Bereavement (2011) - Rotten Tomatoes

Bereavement (2011)



Critic Consensus: No consensus yet.

Bereavement Photos

Movie Info

n 1989, six year old Martin Bristoll was kidnapped from his backyard swing in Minersville Pennsylvania. Graham Sutter, a psychotic recluse, kept Martin imprisoned on his derelict pig farm, forcing him to witness and participate in unspeakable horrors. Chosen at random, his victim's screams were drowned out by the rural countryside. For five years, Martin's whereabouts have remained a mystery, until 17 year old Allison Miller (Alexandra Daddario) comes to live with her Uncle, Jonathan (Michael Biehn). While exploring her new surroundings, Allison discovers things aren't quite right at the farmhouse down the road. Her curiosity disturbs a hornet's nest of evil and despair that once torn open, can never be closed. -- (C) Official Site

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Michael Biehn
as Jonathan Miller
Alexandra Daddario
as Allison Miller
Kathryn Meisle
as Karen Miller
Brett Rickaby
as Graham Sutter
Spencer List
as Martin Bristol
Peyton List
as Wendy Miller
Greg Wood
as Teacher
Ashley Wolfe
as Katherine Bristol
Chase Pechacek
as Martin Age 6
Tom McNutt
as Clerk in Store
Sal Domani
as Father in Store
Brendan Martinez
as Boy in Store
Lynn Mastio Rice
as Gym Teacher
Marissa Guill
as Victim #1
Shannon Lambert-Ryan
as Lucy (Body in Freezer)
Jamie Farrell
as Nurses' Aide
Katie Gibson
as Voice Next Door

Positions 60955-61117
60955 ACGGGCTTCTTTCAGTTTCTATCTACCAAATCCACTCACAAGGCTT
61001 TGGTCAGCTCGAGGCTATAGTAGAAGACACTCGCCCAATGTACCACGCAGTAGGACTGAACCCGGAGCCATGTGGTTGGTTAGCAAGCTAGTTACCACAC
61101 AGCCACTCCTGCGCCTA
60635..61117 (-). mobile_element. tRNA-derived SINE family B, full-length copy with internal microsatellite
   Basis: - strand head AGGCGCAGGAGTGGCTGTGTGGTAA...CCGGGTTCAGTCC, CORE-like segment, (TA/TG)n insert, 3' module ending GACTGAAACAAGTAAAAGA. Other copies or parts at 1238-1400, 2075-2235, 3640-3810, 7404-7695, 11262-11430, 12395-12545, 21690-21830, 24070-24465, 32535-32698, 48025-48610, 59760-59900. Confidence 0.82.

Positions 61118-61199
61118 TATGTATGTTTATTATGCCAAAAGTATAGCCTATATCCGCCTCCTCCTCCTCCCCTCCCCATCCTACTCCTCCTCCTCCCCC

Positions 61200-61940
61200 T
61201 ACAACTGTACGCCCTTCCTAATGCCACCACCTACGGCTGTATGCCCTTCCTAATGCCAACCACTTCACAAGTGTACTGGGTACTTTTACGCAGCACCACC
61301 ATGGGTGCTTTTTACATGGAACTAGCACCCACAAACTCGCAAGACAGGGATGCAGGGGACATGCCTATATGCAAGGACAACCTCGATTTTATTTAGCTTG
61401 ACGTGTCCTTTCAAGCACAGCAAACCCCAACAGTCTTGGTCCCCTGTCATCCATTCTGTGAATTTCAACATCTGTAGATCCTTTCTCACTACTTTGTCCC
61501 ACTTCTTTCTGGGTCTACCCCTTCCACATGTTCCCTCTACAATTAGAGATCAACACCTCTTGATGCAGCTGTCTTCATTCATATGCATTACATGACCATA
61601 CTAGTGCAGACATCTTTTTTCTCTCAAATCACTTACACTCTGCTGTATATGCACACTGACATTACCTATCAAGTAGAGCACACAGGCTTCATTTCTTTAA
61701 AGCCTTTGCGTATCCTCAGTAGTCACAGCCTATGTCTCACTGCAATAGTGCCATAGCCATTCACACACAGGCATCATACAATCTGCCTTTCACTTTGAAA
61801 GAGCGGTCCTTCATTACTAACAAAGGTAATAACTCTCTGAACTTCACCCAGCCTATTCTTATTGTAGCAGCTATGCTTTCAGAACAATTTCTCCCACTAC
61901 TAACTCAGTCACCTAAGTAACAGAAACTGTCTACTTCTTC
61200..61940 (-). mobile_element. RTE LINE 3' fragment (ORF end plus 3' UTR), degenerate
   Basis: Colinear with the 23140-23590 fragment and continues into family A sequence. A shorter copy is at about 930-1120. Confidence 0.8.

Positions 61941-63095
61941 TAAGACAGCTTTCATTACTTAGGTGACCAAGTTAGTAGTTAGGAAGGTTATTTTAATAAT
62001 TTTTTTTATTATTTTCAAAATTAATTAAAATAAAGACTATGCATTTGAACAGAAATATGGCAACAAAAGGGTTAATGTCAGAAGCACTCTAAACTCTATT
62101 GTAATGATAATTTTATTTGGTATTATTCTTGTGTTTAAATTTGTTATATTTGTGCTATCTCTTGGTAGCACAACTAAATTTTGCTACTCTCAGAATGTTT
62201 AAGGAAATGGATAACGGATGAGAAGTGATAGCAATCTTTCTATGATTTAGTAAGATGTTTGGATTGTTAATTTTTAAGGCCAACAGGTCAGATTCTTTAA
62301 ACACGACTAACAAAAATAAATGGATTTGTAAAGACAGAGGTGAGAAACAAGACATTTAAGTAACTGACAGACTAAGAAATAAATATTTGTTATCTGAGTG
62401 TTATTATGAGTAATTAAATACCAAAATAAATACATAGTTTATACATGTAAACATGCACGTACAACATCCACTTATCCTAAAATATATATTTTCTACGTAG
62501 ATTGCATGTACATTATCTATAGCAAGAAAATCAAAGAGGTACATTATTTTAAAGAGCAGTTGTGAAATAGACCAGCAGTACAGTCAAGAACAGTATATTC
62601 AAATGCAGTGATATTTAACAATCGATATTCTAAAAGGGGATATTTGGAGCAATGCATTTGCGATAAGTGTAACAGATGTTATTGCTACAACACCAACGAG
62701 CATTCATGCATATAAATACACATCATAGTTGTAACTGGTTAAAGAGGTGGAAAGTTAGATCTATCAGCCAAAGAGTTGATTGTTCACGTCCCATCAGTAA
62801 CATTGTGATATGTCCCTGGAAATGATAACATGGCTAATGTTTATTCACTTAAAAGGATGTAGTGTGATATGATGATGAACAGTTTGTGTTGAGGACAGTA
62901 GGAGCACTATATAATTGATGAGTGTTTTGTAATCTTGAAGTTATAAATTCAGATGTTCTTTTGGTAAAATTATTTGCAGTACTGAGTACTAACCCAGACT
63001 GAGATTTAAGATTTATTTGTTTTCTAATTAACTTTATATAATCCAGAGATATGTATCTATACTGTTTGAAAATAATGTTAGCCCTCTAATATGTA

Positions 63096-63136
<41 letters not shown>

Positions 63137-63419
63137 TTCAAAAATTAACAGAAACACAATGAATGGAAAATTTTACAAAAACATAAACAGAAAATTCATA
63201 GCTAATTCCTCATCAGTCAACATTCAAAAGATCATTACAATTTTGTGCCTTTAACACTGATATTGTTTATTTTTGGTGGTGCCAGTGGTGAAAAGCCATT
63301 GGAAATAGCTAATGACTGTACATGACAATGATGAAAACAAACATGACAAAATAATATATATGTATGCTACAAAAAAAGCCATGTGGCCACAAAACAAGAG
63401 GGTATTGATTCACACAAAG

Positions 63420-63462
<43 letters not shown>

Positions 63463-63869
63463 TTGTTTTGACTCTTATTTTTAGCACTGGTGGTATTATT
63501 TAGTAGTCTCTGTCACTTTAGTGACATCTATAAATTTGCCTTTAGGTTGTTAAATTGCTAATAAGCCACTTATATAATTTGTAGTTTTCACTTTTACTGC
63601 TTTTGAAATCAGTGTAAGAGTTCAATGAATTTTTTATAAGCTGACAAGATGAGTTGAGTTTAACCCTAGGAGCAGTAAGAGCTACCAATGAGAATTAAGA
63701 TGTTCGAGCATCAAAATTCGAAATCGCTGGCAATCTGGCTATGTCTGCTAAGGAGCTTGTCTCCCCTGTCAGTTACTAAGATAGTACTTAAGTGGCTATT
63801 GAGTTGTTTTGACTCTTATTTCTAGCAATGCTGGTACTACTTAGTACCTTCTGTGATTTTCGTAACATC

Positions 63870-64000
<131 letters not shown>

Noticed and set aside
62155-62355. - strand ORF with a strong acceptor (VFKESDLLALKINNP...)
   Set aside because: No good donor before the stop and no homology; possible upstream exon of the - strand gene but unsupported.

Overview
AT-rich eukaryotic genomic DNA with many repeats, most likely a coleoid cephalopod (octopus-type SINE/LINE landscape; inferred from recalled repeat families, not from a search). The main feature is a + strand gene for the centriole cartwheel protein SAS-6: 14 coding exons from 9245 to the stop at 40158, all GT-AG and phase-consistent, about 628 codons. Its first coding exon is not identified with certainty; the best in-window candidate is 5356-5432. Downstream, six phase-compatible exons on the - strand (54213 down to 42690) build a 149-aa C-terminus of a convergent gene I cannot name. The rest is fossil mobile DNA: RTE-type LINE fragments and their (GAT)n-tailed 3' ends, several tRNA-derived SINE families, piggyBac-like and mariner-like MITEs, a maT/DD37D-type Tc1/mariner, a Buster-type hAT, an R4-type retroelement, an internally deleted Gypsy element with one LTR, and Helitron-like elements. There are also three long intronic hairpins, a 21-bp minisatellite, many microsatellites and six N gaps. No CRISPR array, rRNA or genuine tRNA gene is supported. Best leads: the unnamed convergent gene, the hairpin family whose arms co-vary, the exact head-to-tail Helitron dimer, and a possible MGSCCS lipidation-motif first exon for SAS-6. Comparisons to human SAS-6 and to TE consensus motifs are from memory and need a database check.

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Critic Reviews for Bereavement

All Critics (18) | Top Critics (7)

while Bereavement is certainly a slasher, it is also a film about how monsters are made, in which every character, hero and villain alike, is figured as tragic prey to genes and circumstance.

October 19, 2012

Effective atmospherics don't rescue this formulaic slasher flick.

March 19, 2011 | Full Review…

I'd sooner touch a nine-volt battery to my tongue than sit through this film again.

March 18, 2011 | Rating: 2/5 | Full Review…

Bereavement -- miraculously as dull as its title -- is neither far gone enough to be funny nor well thought-out enough to be disturbing.

March 15, 2011

Virtually every shot in Bereavement -- a sort of prequel to Mena's Malevolence (2005) -- is the right one; the editing, also by Mena, is first-rate.

March 9, 2011 | Rating: 3/4 | Full Review…

The film is so laughably Freudian it could play as a parody of certain acclaimed horror film studies such as Men, Women and Chainsaws: Gender in the Horror Film.

March 9, 2011 | Rating: 0/4 | Full Review…

Audience Reviews for Bereavement


A small improvement over 2003's Malevolence, with more interesting characters and slightly better acting. Bereavement will satisfy die hard horror fans as a run of the mill gory slasher flick, but there's nothing here to attract anyone else, especially in the way of logic or an interesting narrative.

Edward Boxler
Edward Boxler

Super Reviewer